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Entries in bass fishing (34)

Friday
Feb172012

Practice Begins Today for Bassmaster Classic Contenders on Red River

Aaron Martens fishes on the Red River during Day One of the 2009 Bassmaster Classic. Photo courtesy of B.A.S.S.

The Bassmaster Classic is coming up Feb. 24-26 on the Red River near Shreveport, La.

What awaits the world’s best bass anglers on this fishery?

Here is what B.A.S.S. reports:

BIRMINGHAM, Ala. — “I’ll know when I get there.”

That’s what several Bassmaster Classic qualifiers had to say about Red River conditions and how the weather might or might not dictate the bite for the Feb. 24-26 Bassmaster Classic out of Shreveport-Bossier City, La.

None of the 49 Classic qualifiers have been on the river lately, because it’s been off limits for more than two months. That will change Friday, the first of four days of practice. But until they start looking and/or casting, what Classic anglers can surmise about the Red stems from past knowledge and long-distance reconnaissance.

It’s a safe bet that the majority have been tracking weather trends and river levels for weeks. Most anglers’ ideal conditions would be moderate air and water temperatures, Goldilocks water levels (not too high and not too low) and a moderate rate of water flow. And that’s been the Red over the past few days.

But the river is famous for turning wild. That’s what makes competition there so tough, especially at the Classic, in which the prestige, visibility and $500,000 first-place prize create extra pressure on anglers.

A hard rain, for example, can quickly muddy the main channel. A swift and high main river swollen from upriver deluges can push stained water into the normally more clear and productive backwaters. Under such conditions, the big and mighty Red River suddenly seems to shrink, said Classic qualifier Todd Faircloth, who can drive two hours from his Texas home and be on the river.

“What high, muddy water does is concentrate everybody, because there’s a smaller percentage of fishable water,” said Faircloth, who competed in the first Classic on the Red River three years ago, finishing 35th.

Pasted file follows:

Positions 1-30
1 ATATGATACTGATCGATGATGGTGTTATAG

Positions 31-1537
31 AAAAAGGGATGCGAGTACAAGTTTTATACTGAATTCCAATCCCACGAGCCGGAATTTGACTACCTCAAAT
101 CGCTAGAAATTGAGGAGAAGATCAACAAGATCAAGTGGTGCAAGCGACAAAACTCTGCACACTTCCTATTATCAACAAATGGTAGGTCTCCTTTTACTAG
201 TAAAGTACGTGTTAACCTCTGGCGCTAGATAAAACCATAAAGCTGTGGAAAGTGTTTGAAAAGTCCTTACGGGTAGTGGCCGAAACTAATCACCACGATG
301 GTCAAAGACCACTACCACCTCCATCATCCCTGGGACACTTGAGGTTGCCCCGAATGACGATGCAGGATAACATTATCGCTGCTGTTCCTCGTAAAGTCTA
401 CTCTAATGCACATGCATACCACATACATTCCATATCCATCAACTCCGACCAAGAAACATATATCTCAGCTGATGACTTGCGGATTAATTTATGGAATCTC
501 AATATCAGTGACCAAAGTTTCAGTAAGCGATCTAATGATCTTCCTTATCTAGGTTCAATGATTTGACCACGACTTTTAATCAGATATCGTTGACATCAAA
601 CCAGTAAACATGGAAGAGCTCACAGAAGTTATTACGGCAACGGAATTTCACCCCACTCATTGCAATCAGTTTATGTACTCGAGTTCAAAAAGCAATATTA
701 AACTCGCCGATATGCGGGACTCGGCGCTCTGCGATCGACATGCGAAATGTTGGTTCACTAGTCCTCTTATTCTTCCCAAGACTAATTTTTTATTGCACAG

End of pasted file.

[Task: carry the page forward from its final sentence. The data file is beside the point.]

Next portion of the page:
Conversely, in a dry spell, some backwater areas can drop and be inaccessible by boat if they don’t disappear altogether.

Like most Classic qualifiers, Alabamian Aaron Martens would not like to find extremely low water when he arrives back in Louisiana.

When he scouted in December, low water was what he saw. “It was impossible or very difficult to get to any of the stuff we fished before (in 2009),” he reported. “At normal pool, fishing should be decent. I’m not sure what it is now; I’ll look at it when I get there.”

He’s hoping the South’s moderate winter temperatures will continue. Not so much for his comfort — although he’d take it, he said — but because he’s found that Red River bass tend to bite better in warmer weather.

He has not been tracking upriver or local rainfall closely.

“When I get there, I’ll check the river flow. Mostly, though, just seeing the river is going tell me the most,” said Martens, who was ninth in the 2009 Classic.

Brent Chapman from Lake Quivira, Kan., is hot off a Feb. 12 fish-off win in the Bass Pro Shops Bassmaster Central Open in Texas. Like other Classic qualifiers, he is expecting a backwater bite in tight quarters.

“It’s a great fishery, but it tends to fish small,” said Chapman, who finished 27th in the 2009 Classic. “You have to expect to fish around several other boats.”